The fundus of Asian and Hispanic patients may develop the characteristic red-orange appearance of the sunset-glow fundus, although this is relatively uncommon in other groups of patients. Areas of hyperpigmentation are also common and reflect changes occurring at the level of the RPE. Subretinal fibrosis, RPE migration, and disciform scars also may occur.
Neovascularization of the disc and retina may develop and can result in vitreous hemorrhage. Choroidal neovascularization of the macula may occur in the chronic stage and can result in profound loss of visual acuity.
Andreoli CM, Foster CS. Vogt-Koyanagi-Harada disease. Int Ophthalmol Clin. 2006 Spring. 46(2):111-22. [Medline].
Rajendram R, Evans M, Rao NA. Vogt-Koyanagi-Harada disease. Int Ophthalmol Clin. 2005 Spring. 45(2):115-34. [Medline].
Yang P, Ren Y, Li B, Fang W, Meng Q, Kijlstra A. Clinical characteristics of Vogt-Koyanagi-Harada syndrome in Chinese patients. Ophthalmology. 2007 Mar. 114(3):606-14. [Medline].
Usui Y, Goto H, Sakai J, Takeuchi M, Usui M, Rao NA. Presumed Vogt-Koyanagi-Harada disease with unilateral ocular involvement: report of three cases. Graefes Arch Clin Exp Ophthalmol. 2009 Aug. 247(8):1127-32. [Medline].
da Silva FT, Damico FM, Marin ML, Goldberg AC, Hirata CE, Takiuti PH, et al. Revised diagnostic criteria for vogt-koyanagi-harada disease: considerations on the different disease categories. Am J Ophthalmol. 2009 Feb. 147(2):339-345.e5. [Medline].
PATTISON EM. UVEOMENINGOENCEPHALITIC SYNDROME (VOGT-KOYANAGI-HARADA). Arch Neurol. 1965 Feb. 12:197-205. [Medline].
Vogt A. Frühzeitiges Ergrauen der Zilien und Bemerkungen uber den sogenannten plötzlichen Eintritt dieser Veranderung. Klin Monatsbl Augenheilk. 1906;44:228-42.
Harada E. On the acute diffuse choroiditis. Acta Soc Ophthalmol Jpn. 1926;30:356-78.
Koyanagi Y. Dysakusis, Alopecia und Poliosis bei schwerer Uveitis nicht traumatischen Ursprungs. Klin Monatsbl Augenheilk. 1929;82:194-211.
Babel J. Syndrome de Vogt-Koyanagi. Schweiz Med Wochenscher. 1932;44:1136.
Read RW, Holland GN, Rao NA, Tabbara KF, Ohno S, Arellanes-Garcia L, et al. Revised diagnostic criteria for Vogt-Koyanagi-Harada disease: report of an international committee on nomenclature. Am J Ophthalmol. 2001 May. 131(5):647-52. [Medline].
Nordlund JJ, Albert D, Forget B, Lerner AB. Halo nevi and the Vogt-Koyanagi-Harada syndrome. Manifestations of vitiligo. Arch Dermatol. 1980 Jun. 116(6):690-2. [Medline].
Kondo I, Yamagata K, Yamaki K, Sakuragi S. [Analysis of the candidate antigen for Harada's disease]. Nihon Ganka Gakkai Zasshi. 1994 Jun. 98(6):596-603. [Medline].
Yamaki K, Gocho K, Hayakawa K, Kondo I, Sakuragi S. Tyrosinase family proteins are antigens specific to Vogt-Koyanagi-Harada disease. J Immunol. 2000 Dec 15. 165(12):7323-9. [Medline].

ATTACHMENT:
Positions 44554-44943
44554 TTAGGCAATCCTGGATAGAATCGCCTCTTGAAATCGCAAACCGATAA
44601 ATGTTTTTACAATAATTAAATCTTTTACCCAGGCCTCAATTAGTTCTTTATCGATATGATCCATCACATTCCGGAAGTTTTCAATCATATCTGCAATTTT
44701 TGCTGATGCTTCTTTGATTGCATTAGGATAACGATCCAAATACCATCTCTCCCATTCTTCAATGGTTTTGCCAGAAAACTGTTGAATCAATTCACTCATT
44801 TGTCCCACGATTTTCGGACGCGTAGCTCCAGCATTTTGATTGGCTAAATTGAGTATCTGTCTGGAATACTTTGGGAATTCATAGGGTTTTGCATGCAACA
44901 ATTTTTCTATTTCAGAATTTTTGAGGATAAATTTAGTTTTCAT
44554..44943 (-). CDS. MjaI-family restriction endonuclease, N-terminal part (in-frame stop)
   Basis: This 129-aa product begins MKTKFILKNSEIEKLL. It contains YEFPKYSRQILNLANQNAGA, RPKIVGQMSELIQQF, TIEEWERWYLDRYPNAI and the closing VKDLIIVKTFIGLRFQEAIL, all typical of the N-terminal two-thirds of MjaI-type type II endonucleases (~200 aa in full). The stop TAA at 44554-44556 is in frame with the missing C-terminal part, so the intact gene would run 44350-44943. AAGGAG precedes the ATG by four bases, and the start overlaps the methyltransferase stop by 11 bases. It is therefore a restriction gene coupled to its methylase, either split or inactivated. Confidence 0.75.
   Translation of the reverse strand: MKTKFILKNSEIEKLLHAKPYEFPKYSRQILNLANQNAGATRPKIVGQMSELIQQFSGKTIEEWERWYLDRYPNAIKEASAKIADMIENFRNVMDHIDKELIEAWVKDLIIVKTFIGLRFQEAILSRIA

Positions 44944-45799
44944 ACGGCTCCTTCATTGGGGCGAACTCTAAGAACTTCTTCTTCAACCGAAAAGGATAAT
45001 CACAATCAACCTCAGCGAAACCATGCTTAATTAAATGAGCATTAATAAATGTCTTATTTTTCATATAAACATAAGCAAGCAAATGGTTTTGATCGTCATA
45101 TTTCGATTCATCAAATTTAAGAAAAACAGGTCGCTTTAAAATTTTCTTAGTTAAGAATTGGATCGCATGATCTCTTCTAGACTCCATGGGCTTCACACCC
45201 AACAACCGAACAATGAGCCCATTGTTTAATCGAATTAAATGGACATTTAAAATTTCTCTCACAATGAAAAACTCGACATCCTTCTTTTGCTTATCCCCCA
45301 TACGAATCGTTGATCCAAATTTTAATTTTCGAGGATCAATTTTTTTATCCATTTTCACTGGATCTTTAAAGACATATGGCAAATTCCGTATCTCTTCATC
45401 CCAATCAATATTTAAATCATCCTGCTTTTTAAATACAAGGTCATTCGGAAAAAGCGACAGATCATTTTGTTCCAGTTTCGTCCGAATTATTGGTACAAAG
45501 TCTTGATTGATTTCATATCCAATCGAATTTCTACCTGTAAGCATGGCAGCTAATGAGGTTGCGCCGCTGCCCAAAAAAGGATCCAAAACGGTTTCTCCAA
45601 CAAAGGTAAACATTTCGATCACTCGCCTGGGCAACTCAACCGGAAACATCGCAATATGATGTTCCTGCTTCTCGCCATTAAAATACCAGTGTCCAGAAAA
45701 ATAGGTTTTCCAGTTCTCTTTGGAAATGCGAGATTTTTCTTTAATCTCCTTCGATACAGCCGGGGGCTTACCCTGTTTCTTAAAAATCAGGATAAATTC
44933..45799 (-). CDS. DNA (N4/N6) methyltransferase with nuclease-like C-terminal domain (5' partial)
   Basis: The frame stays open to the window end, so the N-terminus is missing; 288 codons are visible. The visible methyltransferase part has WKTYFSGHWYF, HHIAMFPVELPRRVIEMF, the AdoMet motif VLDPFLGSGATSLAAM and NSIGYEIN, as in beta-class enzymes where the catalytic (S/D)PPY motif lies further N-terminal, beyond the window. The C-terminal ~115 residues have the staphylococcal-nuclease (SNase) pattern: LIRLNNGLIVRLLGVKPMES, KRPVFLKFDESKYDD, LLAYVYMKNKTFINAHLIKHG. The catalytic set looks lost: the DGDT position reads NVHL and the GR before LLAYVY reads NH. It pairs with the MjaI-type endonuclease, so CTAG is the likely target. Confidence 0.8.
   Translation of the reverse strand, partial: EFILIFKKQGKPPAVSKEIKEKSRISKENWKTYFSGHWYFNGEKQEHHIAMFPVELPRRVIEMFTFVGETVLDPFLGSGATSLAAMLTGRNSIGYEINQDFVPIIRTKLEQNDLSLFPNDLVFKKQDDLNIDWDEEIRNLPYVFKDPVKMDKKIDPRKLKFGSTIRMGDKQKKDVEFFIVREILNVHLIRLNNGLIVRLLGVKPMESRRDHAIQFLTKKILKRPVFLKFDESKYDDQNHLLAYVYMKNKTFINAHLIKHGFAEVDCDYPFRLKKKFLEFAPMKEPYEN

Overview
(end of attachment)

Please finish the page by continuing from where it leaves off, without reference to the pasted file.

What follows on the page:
Hashimoto T, Takizawa H, Yukimura K, Ohta K. Vogt-Koyanagi-Harada disease associated with brainstem encephalitis. J Clin Neurosci. 2009 Apr. 16(4):593-5. [Medline].
Gloddek B, Lassmann S, Gloddek J, Arnold W. Role of S-100beta as potential autoantigen in an autoimmune disease of the inner ear. J Neuroimmunol. 1999 Nov 1. 101(1):39-46. [Medline].
El-Asrar AM, Struyf S, Kangave D, Al-Obeidan SS, Opdenakker G, Geboes K, et al. Cytokine profiles in aqueous humor of patients with different clinical entities of endogenous uveitis. Clin Immunol. 2011 May. 139(2):177-84. [Medline].
Chi W, Yang P, Li B, Wu C, Jin H, Zhu X, et al. IL-23 promotes CD4+ T cells to produce IL-17 in Vogt-Koyanagi-Harada disease. J Allergy Clin Immunol. 2007 May. 119(5):1218-24. [Medline].
Yang Y, Xiao X, Li F, Du L, Kijlstra A, Yang P. Increased IL-7 expression in Vogt-Koyanagi-Harada disease. Invest Ophthalmol Vis Sci. 2012 Feb. 53(2):1012-7. [Medline].
Kluger N, Mura F, Guillot B, Bessis D. Vogt-koyanagi-harada syndrome associated with psoriasis and autoimmune thyroid disease. Acta Derm Venereol. 2008. 88(4):397-8. [Medline].
Al Hemidan AI, Tabbara KF, Althomali T. Vogt-Koyanagi-Harada associated with diabetes mellitus and celiac disease in a 3-year-old girl. Eur J Ophthalmol. 2006 Jan-Feb. 16(1):173-7. [Medline].
Suzuki H, Isaka M, Suzuki S. Type 1 diabetes mellitus associated with Graves' disease and Vogt-Koyanagi-Harada syndrome. Intern Med. 2008. 47(13):1241-4. [Medline].
Najman-Vainer J, Levinson RD, Graves MC, Nguyen BT, Engstrom RE Jr, Holland GN. An association between Vogt-Koyanagi-Harada disease and Guillain-Barré syndrome. Am J Ophthalmol. 2001 May. 131(5):615-9. [Medline].
Matsuo T, Masuda I, Ota K, Yamadori I, Sunami R, Nose S. Vogt-Koyanagi-Harada syndrome in two patients with immunoglobulin A nephropathy. Acta Med Okayama. 2007 Oct. 61(5):305-9. [Medline].
Hashida N, Kanayama S, Kawasaki A, Ogawa K. A case of vogt-koyanagi-harada disease associated with malignant lymphoma. Jpn J Ophthalmol. 2005 May-Jun. 49(3):253-6. [Medline].
Sunakawa M, Okinami S. Epstein-Barr virus-related antibody pattern in uveitis. Jpn J Ophthalmol. 1985. 29(4):423-8. [Medline].
SCHLAEGEL TF Jr, MORRIS WR. VIRUSLIKE INCLUSION BODIES IN SUBRETINAL FLUID IN UVEO-ENCEPHALITIS. Am J Ophthalmol. 1964 Dec. 58:940-5. [Medline].
Tabbara KF. Vogt-Koyanagi-Harada syndrome after cutaneous injury. Ophthalmology. 1999 Oct. 106(10):1854-5. [Medline].
Rathinam SR, Namperumalsamy P, Nozik RA, Cunningham ET Jr. Vogt-Koyanagi-Harada syndrome after cutaneous injury. Ophthalmology. 1999 Mar. 106(3):635-8. [Medline].
Donaldson RC, Canaan SA Jr, McLean RB, Ackerman LV. Uveitis and vitiligo associated with BCG treatment for malignant melanoma. Surgery. 1974 Nov. 76(5):771-8. [Medline].
Sober AJ, Haynes HA. Uveitis, poliosis, hypomelanosis, and alopecia in a patient with malignant melanoma. Arch Dermatol. 1978 Mar. 114(3):439-41. [Medline].
Accorinti M, Pirraglia MP, Corsi C, Caggiano C. Vogt-Koyanagi-Harada disease after head trauma. Eur J Ophthalmol. 2007 Sep-Oct. 17(5):847-52. [Medline].
Yi X, Yang P, Sun M, Yang Y, Li F. Decreased 1,25-Dihydroxyvitamin D3 level is involved in the pathogenesis of Vogt-Koyanagi-Harada (VKH) disease. Mol Vis. 2011 Mar 9. 17:673-9. [Medline]. [Full Text].
Levinson RD, Du Z, Luo L, Holland GN, Rao NA, Reed EF, et al. KIR and HLA gene combinations in Vogt-Koyanagi-Harada disease. Hum Immunol. 2008 Jun. 69(6):349-53. [Medline].
Horie Y, Takemoto Y, Miyazaki A, Namba K, Kase S, Yoshida K, et al. Tyrosinase gene family and Vogt-Koyanagi-Harada disease in Japanese patients. Mol Vis. 2006 Dec 20. 12:1601-5. [Medline].
Hou S, Yang P, Du L, Zhou H, Lin X, Liu X, et al. Small ubiquitin-like modifier 4 (SUMO4) polymorphisms and Vogt-Koyanagi-Harada (VKH) syndrome in the Chinese Han population. Mol Vis. 2008. 14:2597-603. [Medline]. [Full Text].